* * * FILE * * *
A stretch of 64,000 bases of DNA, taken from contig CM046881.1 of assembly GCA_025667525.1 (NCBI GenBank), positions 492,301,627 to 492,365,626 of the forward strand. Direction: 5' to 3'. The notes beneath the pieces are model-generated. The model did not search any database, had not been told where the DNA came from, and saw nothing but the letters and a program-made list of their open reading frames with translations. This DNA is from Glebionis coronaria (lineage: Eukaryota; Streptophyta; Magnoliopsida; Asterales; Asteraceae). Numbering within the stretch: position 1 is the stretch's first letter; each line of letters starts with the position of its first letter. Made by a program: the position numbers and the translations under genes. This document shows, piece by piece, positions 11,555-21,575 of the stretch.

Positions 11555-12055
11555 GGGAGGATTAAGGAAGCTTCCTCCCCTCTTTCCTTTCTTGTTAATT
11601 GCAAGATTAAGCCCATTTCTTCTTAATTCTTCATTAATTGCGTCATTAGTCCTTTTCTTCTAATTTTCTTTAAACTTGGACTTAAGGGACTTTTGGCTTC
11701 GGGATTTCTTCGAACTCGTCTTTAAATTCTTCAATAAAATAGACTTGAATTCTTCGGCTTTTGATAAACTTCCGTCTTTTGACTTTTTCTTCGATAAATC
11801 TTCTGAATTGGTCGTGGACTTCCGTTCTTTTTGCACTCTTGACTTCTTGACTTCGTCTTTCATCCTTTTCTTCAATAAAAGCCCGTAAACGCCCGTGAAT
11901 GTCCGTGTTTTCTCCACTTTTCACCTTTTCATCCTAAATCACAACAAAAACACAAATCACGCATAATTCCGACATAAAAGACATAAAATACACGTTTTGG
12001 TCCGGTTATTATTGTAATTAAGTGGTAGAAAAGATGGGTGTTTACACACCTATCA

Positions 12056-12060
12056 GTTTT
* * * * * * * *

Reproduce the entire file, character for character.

A stretch of 64,000 bases of DNA, taken from contig CM046881.1 of assembly GCA_025667525.1 (NCBI GenBank), positions 492,301,627 to 492,365,626 of the forward strand. Direction: 5' to 3'. The notes beneath the pieces are model-generated. The model did not search any database, had not been told where the DNA came from, and saw nothing but the letters and a program-made list of their open reading frames with translations. This DNA is from Glebionis coronaria (lineage: Eukaryota; Streptophyta; Magnoliopsida; Asterales; Asteraceae). Numbering within the stretch: position 1 is the stretch's first letter; each line of letters starts with the position of its first letter. Made by a program: the position numbers and the translations under genes. This document shows, piece by piece, positions 11,555-21,575 of the stretch.

Positions 11555-12055
11555 GGGAGGATTAAGGAAGCTTCCTCCCCTCTTTCCTTTCTTGTTAATT
11601 GCAAGATTAAGCCCATTTCTTCTTAATTCTTCATTAATTGCGTCATTAGTCCTTTTCTTCTAATTTTCTTTAAACTTGGACTTAAGGGACTTTTGGCTTC
11701 GGGATTTCTTCGAACTCGTCTTTAAATTCTTCAATAAAATAGACTTGAATTCTTCGGCTTTTGATAAACTTCCGTCTTTTGACTTTTTCTTCGATAAATC
11801 TTCTGAATTGGTCGTGGACTTCCGTTCTTTTTGCACTCTTGACTTCTTGACTTCGTCTTTCATCCTTTTCTTCAATAAAAGCCCGTAAACGCCCGTGAAT
11901 GTCCGTGTTTTCTCCACTTTTCACCTTTTCATCCTAAATCACAACAAAAACACAAATCACGCATAATTCCGACATAAAAGACATAAAATACACGTTTTGG
12001 TCCGGTTATTATTGTAATTAAGTGGTAGAAAAGATGGGTGTTTACACACCTATCA

Positions 12056-12060
12056 GTTTT